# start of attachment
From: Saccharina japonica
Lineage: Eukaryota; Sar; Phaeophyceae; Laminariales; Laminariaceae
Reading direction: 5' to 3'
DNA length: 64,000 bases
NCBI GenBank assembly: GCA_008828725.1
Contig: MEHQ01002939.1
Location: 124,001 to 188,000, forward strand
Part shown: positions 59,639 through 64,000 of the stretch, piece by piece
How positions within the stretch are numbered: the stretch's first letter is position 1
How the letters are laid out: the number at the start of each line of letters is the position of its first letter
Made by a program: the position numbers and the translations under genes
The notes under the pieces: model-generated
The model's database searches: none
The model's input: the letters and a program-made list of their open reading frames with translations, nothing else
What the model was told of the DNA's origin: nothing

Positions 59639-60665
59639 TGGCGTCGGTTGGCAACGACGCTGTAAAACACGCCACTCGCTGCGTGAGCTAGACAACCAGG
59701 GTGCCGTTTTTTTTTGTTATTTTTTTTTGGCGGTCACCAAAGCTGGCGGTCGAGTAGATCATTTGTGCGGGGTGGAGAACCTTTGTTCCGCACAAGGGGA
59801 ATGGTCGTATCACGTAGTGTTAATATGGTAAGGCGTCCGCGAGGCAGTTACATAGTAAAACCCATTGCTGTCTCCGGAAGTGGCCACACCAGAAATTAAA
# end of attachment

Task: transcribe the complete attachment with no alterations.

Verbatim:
From: Saccharina japonica
Lineage: Eukaryota; Sar; Phaeophyceae; Laminariales; Laminariaceae
Reading direction: 5' to 3'
DNA length: 64,000 bases
NCBI GenBank assembly: GCA_008828725.1
Contig: MEHQ01002939.1
Location: 124,001 to 188,000, forward strand
Part shown: positions 59,639 through 64,000 of the stretch, piece by piece
How positions within the stretch are numbered: the stretch's first letter is position 1
How the letters are laid out: the number at the start of each line of letters is the position of its first letter
Made by a program: the position numbers and the translations under genes
The notes under the pieces: model-generated
The model's database searches: none
The model's input: the letters and a program-made list of their open reading frames with translations, nothing else
What the model was told of the DNA's origin: nothing

Positions 59639-60665
59639 TGGCGTCGGTTGGCAACGACGCTGTAAAACACGCCACTCGCTGCGTGAGCTAGACAACCAGG
59701 GTGCCGTTTTTTTTTGTTATTTTTTTTTGGCGGTCACCAAAGCTGGCGGTCGAGTAGATCATTTGTGCGGGGTGGAGAACCTTTGTTCCGCACAAGGGGA
59801 ATGGTCGTATCACGTAGTGTTAATATGGTAAGGCGTCCGCGAGGCAGTTACATAGTAAAACCCATTGCTGTCTCCGGAAGTGGCCACACCAGAAATTAAA